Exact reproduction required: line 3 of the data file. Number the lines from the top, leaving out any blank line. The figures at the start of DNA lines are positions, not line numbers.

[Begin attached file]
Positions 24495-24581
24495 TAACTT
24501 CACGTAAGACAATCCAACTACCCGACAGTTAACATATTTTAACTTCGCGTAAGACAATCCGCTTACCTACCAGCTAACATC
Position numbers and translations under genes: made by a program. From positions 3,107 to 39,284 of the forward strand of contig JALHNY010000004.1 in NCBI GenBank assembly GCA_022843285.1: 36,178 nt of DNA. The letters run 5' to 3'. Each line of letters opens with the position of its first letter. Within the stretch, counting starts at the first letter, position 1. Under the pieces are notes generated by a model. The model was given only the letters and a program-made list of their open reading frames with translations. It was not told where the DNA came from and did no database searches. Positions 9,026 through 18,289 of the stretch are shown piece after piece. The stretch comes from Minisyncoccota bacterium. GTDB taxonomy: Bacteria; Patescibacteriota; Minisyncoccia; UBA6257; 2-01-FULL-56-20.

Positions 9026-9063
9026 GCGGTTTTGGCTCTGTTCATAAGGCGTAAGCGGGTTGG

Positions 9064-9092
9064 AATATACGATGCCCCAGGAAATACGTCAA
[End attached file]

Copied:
24501 CACGTAAGACAATCCAACTACCCGACAGTTAACATATTTTAACTTCGCGTAAGACAATCCGCTTACCTACCAGCTAACATC